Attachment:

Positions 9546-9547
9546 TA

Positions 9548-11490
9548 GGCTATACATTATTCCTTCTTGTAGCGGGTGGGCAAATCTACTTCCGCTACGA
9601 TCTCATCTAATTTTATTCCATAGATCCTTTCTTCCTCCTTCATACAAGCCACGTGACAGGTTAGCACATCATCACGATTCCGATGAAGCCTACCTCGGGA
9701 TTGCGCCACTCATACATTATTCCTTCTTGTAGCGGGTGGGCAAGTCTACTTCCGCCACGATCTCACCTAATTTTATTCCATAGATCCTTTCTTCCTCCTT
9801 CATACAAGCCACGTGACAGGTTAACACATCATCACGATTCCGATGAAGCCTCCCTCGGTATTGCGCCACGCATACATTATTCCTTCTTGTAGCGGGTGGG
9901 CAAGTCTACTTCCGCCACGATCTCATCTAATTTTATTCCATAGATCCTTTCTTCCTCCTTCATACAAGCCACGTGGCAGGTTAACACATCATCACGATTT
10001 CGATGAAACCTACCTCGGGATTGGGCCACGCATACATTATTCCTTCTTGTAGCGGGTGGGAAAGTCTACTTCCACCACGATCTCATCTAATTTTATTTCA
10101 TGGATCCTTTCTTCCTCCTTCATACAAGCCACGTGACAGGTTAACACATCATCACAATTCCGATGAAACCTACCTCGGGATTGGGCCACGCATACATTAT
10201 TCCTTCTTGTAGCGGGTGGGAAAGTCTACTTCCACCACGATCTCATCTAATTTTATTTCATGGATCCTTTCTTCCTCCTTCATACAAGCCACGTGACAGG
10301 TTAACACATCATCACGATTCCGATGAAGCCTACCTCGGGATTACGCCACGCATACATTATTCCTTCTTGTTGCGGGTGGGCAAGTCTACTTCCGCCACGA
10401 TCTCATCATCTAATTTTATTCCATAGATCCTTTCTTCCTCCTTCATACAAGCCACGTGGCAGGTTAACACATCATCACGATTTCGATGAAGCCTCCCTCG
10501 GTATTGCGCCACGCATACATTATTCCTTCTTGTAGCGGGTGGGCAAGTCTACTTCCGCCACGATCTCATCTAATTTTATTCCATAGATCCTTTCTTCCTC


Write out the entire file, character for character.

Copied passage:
Positions 9546-9547
9546 TA

Positions 9548-11490
9548 GGCTATACATTATTCCTTCTTGTAGCGGGTGGGCAAATCTACTTCCGCTACGA
9601 TCTCATCTAATTTTATTCCATAGATCCTTTCTTCCTCCTTCATACAAGCCACGTGACAGGTTAGCACATCATCACGATTCCGATGAAGCCTACCTCGGGA
9701 TTGCGCCACTCATACATTATTCCTTCTTGTAGCGGGTGGGCAAGTCTACTTCCGCCACGATCTCACCTAATTTTATTCCATAGATCCTTTCTTCCTCCTT
9801 CATACAAGCCACGTGACAGGTTAACACATCATCACGATTCCGATGAAGCCTCCCTCGGTATTGCGCCACGCATACATTATTCCTTCTTGTAGCGGGTGGG
9901 CAAGTCTACTTCCGCCACGATCTCATCTAATTTTATTCCATAGATCCTTTCTTCCTCCTTCATACAAGCCACGTGGCAGGTTAACACATCATCACGATTT
10001 CGATGAAACCTACCTCGGGATTGGGCCACGCATACATTATTCCTTCTTGTAGCGGGTGGGAAAGTCTACTTCCACCACGATCTCATCTAATTTTATTTCA
10101 TGGATCCTTTCTTCCTCCTTCATACAAGCCACGTGACAGGTTAACACATCATCACAATTCCGATGAAACCTACCTCGGGATTGGGCCACGCATACATTAT
10201 TCCTTCTTGTAGCGGGTGGGAAAGTCTACTTCCACCACGATCTCATCTAATTTTATTTCATGGATCCTTTCTTCCTCCTTCATACAAGCCACGTGACAGG
10301 TTAACACATCATCACGATTCCGATGAAGCCTACCTCGGGATTACGCCACGCATACATTATTCCTTCTTGTTGCGGGTGGGCAAGTCTACTTCCGCCACGA
10401 TCTCATCATCTAATTTTATTCCATAGATCCTTTCTTCCTCCTTCATACAAGCCACGTGGCAGGTTAACACATCATCACGATTTCGATGAAGCCTCCCTCG
10501 GTATTGCGCCACGCATACATTATTCCTTCTTGTAGCGGGTGGGCAAGTCTACTTCCGCCACGATCTCATCTAATTTTATTCCATAGATCCTTTCTTCCTC